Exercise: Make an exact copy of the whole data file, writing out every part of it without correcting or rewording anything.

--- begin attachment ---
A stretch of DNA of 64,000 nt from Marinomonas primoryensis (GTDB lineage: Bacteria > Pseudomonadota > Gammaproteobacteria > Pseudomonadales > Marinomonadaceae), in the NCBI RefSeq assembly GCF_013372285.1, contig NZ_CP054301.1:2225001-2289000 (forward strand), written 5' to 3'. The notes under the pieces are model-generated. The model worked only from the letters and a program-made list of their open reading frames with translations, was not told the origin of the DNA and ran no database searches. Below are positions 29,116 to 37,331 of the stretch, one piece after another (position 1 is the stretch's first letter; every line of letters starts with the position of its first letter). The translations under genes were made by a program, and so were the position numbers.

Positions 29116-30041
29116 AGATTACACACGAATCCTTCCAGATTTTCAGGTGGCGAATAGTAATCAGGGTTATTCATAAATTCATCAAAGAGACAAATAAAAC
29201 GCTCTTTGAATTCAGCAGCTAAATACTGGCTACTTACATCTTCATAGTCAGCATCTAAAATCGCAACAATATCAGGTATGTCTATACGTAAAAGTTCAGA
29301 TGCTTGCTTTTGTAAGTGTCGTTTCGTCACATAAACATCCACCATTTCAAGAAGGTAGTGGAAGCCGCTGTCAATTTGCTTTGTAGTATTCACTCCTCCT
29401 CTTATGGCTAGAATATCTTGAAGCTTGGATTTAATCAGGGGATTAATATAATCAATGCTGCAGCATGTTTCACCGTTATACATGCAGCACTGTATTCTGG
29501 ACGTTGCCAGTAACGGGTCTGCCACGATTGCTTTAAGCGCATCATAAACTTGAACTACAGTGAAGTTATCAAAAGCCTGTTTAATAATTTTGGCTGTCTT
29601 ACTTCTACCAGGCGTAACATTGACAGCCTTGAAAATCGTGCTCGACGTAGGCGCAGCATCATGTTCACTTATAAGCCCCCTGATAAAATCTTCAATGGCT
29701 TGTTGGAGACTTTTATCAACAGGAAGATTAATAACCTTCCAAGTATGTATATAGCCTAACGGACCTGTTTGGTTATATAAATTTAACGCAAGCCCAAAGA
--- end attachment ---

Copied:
A stretch of DNA of 64,000 nt from Marinomonas primoryensis (GTDB lineage: Bacteria > Pseudomonadota > Gammaproteobacteria > Pseudomonadales > Marinomonadaceae), in the NCBI RefSeq assembly GCF_013372285.1, contig NZ_CP054301.1:2225001-2289000 (forward strand), written 5' to 3'. The notes under the pieces are model-generated. The model worked only from the letters and a program-made list of their open reading frames with translations, was not told the origin of the DNA and ran no database searches. Below are positions 29,116 to 37,331 of the stretch, one piece after another (position 1 is the stretch's first letter; every line of letters starts with the position of its first letter). The translations under genes were made by a program, and so were the position numbers.

Positions 29116-30041
29116 AGATTACACACGAATCCTTCCAGATTTTCAGGTGGCGAATAGTAATCAGGGTTATTCATAAATTCATCAAAGAGACAAATAAAAC
29201 GCTCTTTGAATTCAGCAGCTAAATACTGGCTACTTACATCTTCATAGTCAGCATCTAAAATCGCAACAATATCAGGTATGTCTATACGTAAAAGTTCAGA
29301 TGCTTGCTTTTGTAAGTGTCGTTTCGTCACATAAACATCCACCATTTCAAGAAGGTAGTGGAAGCCGCTGTCAATTTGCTTTGTAGTATTCACTCCTCCT
29401 CTTATGGCTAGAATATCTTGAAGCTTGGATTTAATCAGGGGATTAATATAATCAATGCTGCAGCATGTTTCACCGTTATACATGCAGCACTGTATTCTGG
29501 ACGTTGCCAGTAACGGGTCTGCCACGATTGCTTTAAGCGCATCATAAACTTGAACTACAGTGAAGTTATCAAAAGCCTGTTTAATAATTTTGGCTGTCTT
29601 ACTTCTACCAGGCGTAACATTGACAGCCTTGAAAATCGTGCTCGACGTAGGCGCAGCATCATGTTCACTTATAAGCCCCCTGATAAAATCTTCAATGGCT
29701 TGTTGGAGACTTTTATCAACAGGAAGATTAATAACCTTCCAAGTATGTATATAGCCTAACGGACCTGTTTGGTTATATAAATTTAACGCAAGCCCAAAGA